Chet Chaffee, vice president of life cycle and greenhouse gas activities at FirstCarbon Solutions, the company that developed the software dashboards for the Carbon FOODPrint tool kit, said that while the food service industry draws less attention than the large industrial sectors like electric power producers, institutional kitchens are among the most carbon-intensive settings in the U.S. economy on a per-square-foot basis due to the high energy requirements of ovens, stoves, hoods, refrigerators, dishwashers and other equipment.
A 2011 study by the Oregon-based firm CleanMetrics estimated that food waste alone is responsible for 135 million tons of emissions every year, or roughly 1.5 percent of the world's greenhouse gas inventory. Those calculations did not, however, include waste from food consumed in restaurants or the energy used in cooking or packaging wasted food.
In 2010, Brighter Planet, a computational sustainability firm, estimated that 29 percent of greenhouse gases produced in the food sector come from the cooking and serving of food in restaurants and kitchens, while 3 percent of food-related emissions come from the decomposition of food in landfills, according to a white paper titled "The American Carbon Foodprint: Understanding and Reducing Your Food's Impact on Climate Change."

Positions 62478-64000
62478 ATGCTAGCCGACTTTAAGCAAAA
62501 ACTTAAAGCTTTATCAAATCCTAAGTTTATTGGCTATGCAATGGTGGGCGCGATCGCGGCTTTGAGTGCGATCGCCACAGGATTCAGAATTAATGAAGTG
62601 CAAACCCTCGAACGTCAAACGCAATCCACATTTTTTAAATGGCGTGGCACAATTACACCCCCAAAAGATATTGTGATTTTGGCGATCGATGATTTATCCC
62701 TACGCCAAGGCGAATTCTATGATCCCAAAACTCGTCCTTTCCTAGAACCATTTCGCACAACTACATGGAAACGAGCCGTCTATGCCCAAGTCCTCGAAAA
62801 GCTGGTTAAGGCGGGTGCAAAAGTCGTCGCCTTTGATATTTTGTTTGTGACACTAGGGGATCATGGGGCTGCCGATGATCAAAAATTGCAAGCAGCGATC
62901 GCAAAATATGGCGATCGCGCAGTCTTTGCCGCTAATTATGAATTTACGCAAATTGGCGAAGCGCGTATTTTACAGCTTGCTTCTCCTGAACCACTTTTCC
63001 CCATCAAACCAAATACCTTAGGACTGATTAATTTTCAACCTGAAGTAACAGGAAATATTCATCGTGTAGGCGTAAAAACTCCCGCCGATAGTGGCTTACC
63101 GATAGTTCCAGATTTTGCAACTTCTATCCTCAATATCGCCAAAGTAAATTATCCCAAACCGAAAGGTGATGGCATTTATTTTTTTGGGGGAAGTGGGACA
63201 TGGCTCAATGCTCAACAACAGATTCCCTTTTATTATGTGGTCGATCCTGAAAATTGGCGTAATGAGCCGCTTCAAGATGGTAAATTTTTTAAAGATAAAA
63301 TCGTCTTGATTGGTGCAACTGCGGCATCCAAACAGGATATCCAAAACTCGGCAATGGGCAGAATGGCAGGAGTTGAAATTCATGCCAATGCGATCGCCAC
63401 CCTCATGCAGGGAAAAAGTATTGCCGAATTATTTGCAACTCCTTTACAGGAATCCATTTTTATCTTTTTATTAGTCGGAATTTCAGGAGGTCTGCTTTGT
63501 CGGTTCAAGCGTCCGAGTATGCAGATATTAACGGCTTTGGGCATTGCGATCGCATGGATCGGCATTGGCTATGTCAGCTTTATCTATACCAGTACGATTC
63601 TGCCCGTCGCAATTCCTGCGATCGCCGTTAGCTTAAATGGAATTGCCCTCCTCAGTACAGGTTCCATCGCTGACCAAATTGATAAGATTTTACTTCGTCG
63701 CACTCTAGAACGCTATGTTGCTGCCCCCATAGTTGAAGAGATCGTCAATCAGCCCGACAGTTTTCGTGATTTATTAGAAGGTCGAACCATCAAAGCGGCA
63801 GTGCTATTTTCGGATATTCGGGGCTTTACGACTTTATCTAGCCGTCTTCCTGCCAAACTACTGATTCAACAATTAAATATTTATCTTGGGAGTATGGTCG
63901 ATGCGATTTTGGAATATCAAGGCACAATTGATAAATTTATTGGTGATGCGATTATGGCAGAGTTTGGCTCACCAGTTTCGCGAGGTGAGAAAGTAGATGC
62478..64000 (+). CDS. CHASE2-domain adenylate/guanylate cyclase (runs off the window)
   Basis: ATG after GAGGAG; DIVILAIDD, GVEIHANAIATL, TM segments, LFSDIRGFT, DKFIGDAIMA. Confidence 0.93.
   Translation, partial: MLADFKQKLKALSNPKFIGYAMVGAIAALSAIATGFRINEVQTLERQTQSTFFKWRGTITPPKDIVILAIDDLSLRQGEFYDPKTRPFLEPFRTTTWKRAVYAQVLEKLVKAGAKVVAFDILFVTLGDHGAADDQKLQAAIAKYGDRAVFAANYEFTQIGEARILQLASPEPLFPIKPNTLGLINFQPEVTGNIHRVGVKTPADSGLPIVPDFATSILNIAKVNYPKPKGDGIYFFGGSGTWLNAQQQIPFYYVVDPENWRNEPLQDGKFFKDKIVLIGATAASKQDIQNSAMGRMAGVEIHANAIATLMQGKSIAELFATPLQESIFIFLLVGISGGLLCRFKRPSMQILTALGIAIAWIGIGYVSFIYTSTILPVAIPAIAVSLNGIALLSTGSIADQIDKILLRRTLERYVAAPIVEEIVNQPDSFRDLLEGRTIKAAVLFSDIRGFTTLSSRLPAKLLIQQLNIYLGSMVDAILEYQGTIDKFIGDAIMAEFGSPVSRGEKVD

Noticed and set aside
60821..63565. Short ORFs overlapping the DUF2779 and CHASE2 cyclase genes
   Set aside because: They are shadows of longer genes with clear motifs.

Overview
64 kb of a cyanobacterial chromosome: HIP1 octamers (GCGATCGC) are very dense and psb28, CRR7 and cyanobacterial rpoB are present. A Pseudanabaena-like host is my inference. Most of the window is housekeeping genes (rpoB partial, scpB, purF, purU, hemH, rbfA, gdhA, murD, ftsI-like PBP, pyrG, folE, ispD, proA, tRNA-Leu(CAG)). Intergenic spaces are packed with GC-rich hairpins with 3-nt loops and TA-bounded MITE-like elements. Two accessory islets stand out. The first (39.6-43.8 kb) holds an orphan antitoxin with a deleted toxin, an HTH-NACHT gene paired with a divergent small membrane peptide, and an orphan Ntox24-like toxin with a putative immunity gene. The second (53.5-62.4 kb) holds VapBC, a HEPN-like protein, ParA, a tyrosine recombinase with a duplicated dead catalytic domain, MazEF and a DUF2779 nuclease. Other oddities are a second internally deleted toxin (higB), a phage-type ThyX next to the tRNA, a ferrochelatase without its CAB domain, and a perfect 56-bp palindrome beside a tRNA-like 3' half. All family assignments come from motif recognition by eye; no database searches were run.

The 1-million-pound challenge
Increasingly, Chaffee said, companies and consumers are focused on not only the impacts associated with the direct consumption of food and beverages, but the life cycle of food production -- an accounting that includes emissions associated with growing crops and raising livestock, transporting food to market, freezer storage, food preparation, cooking, preparation and delivery of meals, materials and packaging, and waste management.